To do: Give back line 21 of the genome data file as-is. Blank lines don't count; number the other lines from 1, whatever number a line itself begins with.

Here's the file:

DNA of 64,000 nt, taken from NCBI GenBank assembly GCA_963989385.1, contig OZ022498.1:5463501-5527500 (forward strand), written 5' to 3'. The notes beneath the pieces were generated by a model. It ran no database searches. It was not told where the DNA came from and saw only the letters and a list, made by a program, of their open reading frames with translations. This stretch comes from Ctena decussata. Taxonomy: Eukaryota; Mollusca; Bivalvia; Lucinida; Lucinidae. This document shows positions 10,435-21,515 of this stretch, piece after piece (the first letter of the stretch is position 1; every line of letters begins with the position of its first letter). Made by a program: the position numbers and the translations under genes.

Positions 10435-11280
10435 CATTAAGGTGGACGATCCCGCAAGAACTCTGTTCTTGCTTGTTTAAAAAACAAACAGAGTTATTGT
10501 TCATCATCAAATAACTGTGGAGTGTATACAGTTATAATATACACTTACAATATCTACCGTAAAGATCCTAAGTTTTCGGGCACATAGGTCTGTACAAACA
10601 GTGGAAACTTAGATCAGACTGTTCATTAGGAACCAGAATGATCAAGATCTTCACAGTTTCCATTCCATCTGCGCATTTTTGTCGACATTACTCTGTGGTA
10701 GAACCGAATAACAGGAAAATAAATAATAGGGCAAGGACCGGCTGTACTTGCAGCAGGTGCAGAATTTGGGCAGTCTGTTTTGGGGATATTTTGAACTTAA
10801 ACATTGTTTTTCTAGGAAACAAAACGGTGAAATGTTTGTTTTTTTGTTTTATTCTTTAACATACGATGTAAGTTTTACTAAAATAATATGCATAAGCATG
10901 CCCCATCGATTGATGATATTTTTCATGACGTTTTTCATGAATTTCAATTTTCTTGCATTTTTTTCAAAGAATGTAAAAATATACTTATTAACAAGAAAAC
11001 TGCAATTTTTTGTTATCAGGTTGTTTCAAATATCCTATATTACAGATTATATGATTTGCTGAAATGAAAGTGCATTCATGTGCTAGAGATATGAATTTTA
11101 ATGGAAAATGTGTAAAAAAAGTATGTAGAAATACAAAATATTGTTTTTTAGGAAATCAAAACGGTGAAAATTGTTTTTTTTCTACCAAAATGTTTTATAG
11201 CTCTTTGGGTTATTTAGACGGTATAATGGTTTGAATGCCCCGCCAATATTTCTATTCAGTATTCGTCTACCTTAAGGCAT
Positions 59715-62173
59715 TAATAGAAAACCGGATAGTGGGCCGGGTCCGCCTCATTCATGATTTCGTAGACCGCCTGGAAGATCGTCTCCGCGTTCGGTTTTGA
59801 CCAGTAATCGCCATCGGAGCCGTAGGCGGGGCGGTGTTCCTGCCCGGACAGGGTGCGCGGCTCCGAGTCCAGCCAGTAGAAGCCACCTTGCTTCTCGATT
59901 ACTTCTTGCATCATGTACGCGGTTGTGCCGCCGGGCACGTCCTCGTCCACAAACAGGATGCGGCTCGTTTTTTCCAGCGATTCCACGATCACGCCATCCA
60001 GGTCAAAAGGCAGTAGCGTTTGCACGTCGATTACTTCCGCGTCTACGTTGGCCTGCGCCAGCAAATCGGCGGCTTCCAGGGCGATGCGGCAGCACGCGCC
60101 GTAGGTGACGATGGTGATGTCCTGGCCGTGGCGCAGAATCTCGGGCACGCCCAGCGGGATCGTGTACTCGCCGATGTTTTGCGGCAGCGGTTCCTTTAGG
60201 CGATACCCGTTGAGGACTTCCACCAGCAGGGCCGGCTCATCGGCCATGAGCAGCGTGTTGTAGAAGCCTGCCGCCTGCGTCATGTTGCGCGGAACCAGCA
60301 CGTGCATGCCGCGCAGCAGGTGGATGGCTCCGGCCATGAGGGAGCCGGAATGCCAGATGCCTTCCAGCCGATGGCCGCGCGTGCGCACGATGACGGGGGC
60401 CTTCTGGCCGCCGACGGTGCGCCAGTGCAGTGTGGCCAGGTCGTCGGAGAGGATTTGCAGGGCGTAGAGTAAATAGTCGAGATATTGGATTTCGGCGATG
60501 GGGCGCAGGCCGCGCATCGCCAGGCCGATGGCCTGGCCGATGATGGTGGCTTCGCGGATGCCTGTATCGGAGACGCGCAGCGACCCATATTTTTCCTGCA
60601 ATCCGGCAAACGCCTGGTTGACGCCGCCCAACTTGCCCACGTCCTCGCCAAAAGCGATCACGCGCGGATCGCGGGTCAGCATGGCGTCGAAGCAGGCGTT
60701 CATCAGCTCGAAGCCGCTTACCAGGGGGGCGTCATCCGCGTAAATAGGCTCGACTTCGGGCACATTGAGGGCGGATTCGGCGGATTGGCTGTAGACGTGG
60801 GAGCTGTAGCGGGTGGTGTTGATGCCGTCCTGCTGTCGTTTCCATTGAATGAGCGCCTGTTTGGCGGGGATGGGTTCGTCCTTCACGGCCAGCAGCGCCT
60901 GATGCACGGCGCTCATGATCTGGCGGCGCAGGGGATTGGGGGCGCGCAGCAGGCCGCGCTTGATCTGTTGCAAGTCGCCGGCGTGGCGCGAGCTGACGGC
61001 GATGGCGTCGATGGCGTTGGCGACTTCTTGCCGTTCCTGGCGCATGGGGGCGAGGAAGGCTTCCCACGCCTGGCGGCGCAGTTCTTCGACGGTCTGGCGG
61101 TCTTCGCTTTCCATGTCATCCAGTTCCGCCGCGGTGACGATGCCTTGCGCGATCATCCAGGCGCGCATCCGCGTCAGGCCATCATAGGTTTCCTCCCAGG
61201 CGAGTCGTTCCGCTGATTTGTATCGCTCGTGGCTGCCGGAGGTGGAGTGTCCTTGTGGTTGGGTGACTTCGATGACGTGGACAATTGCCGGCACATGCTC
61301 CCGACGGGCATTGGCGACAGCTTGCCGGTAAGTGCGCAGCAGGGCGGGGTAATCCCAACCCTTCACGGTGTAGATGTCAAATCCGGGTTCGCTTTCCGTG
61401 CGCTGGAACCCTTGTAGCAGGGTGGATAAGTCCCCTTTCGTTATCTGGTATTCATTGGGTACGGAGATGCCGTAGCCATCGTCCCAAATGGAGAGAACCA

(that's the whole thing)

60501 GGGCGCAGGCCGCGCATCGCCAGGCCGATGGCCTGGCCGATGATGGTGGCTTCGCGGATGCCTGTATCGGAGACGCGCAGCGACCCATATTTTTCCTGCA